In Jersey, if you buy a used car, either from a dealer or privately, you are still largely strictly on your own. Although the Supply of Goods and Services (Jersey) Law of 2009 goes some way to offering buyers protection at the time of sale, without the wide-ranging sale of goods legislation that exists in the United Kingdom on the local statute books, there is no ongoing legal protection for the buyer unless the vehicle carries a warranty (today better known as a mechanical breakdown insurance) and even one of these is subject to all sorts of caveats. Although the new legislation gives the customer a greater degree of protection than existed prior to 2009 the only real protection currently offered to a buyer is available from members of the Jersey Motor Trades Federation.
There have been trade associations connected with the motor vehicle almost since the internal combustion engine replaced the horse. However the current Jersey Motor Trades Federation was founded as recently as 1992, supplanting the Jersey Motor Trades Association which itself had been established in the mid-1970s.
The primary purpose of the Federation is to represent the interests of motor traders in the Island in their dealings with their customers, legislators and government, training bodies, trades unions and the general public and to work for the enhancement of the image of the industry, the promotion of its interests and business, and the development and maintenance of industry standards.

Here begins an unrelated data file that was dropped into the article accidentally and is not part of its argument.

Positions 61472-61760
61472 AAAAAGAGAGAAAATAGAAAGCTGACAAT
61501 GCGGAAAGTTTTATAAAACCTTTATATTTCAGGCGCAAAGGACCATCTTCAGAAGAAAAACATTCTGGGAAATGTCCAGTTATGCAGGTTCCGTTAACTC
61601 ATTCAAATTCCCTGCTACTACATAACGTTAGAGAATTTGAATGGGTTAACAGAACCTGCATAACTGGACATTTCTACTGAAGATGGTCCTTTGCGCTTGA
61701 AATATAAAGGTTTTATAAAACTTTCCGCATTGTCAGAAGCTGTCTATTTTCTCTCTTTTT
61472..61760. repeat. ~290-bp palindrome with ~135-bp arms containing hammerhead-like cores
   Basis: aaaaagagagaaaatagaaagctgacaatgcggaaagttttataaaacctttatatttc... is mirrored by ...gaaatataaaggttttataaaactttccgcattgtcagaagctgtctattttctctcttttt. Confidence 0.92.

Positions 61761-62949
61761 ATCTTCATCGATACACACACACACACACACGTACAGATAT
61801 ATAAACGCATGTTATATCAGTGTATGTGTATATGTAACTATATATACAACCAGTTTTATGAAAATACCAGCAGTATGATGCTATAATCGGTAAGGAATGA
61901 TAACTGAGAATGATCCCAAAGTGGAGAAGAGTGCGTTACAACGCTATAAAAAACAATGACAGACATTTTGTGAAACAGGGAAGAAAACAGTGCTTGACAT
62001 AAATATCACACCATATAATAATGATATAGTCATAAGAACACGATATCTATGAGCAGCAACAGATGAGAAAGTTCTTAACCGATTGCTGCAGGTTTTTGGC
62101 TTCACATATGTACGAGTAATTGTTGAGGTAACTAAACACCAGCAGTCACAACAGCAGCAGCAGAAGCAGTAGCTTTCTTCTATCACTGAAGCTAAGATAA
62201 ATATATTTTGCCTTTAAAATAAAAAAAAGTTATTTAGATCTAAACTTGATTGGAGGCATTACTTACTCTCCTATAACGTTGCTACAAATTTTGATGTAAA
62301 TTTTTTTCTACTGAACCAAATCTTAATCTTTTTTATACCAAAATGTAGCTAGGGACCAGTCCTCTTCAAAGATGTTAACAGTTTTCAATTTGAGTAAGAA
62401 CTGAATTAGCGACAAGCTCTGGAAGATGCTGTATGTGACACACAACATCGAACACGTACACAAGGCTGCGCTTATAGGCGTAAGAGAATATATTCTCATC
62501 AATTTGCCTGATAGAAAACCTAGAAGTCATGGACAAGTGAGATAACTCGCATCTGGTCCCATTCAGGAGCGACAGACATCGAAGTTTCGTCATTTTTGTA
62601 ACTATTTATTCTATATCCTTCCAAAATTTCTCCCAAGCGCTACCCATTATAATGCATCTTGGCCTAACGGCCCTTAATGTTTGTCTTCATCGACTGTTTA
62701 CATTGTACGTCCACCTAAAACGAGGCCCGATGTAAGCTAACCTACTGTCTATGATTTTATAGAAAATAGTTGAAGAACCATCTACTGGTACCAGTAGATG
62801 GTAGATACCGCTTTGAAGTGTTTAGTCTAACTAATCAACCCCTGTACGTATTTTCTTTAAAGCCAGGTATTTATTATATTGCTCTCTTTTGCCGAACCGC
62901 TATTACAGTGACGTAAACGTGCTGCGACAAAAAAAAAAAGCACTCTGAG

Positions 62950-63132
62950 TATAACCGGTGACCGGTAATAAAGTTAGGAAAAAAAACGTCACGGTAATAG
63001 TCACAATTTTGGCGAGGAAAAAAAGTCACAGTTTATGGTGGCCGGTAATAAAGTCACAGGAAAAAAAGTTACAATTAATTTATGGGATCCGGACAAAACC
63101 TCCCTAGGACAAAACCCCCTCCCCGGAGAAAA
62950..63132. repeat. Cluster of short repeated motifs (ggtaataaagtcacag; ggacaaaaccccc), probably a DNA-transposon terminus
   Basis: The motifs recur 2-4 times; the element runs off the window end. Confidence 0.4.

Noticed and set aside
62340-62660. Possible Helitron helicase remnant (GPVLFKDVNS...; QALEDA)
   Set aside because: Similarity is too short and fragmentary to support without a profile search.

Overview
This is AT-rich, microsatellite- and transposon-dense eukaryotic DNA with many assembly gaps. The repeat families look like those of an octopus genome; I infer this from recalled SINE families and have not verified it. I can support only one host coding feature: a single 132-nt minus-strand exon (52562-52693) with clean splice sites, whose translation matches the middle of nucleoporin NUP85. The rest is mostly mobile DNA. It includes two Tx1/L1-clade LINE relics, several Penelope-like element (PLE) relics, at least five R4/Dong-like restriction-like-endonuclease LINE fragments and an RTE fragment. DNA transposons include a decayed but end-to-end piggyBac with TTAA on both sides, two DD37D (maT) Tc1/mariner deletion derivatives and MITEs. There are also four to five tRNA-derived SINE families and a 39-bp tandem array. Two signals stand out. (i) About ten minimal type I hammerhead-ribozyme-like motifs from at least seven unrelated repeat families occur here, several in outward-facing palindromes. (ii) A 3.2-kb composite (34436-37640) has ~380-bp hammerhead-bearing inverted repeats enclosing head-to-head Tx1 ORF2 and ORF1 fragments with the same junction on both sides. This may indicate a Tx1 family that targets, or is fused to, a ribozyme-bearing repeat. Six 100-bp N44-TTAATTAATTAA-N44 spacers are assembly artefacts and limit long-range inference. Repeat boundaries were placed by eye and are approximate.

Members of the Jersey Motor Trades Federation abide by a Code of Practice which governs the conduct of motor dealers in relation to the supply of new and used cars, fuel, parts and accessories and car repairs and servicing, and embodies principles which have been observed by the majority of traders in the industry for many years.
This local code is based on the Code of Conduct drawn up for the motor industry in the United Kingdom by the Retail Motor Industry Federation, the Society of Motor Manufacturers and Traders and the Scottish Motor Trades Federation in consultation with the Director General of the Office of Fair Trading. Much of the Code has, in Britain, the force of law which is absent in Jersey but local dealers are encouraged to act, in their relations with their customers, as though such laws do exist.
The Federation regards it as a duty laid on its members that they will accept this Code in its entirety. A customer who feels dissatisfied with the treatment he has received from a Federation member can submit his grievance to the conciliation and advisory service operated by the Federation. In Jersey, with its lack of consumer legislation, dealers applying the tenets of the code are often the only after sales protection a customer has.
A majority of motor traders in the Island belong to the Federation and thus abide by the Code of Practice and the JMTF works closely with the Driver & Vehicle Standards and Trading Standards Departments to ensure that its Code of Practice reflects current regulations which, with the advent of the European Union and its involvement in local affairs, are constantly changing.
Although the Federation exists primarily to protect the interests of its members, it has also set out to ensure that there are also specific benefits for customers too. Being good to our customers is good for business. Thus if Jersey motorists deal with JMTF members they can be reassured that if anything goes wrong, there is a trade body that is also prepared to pursue their interests.”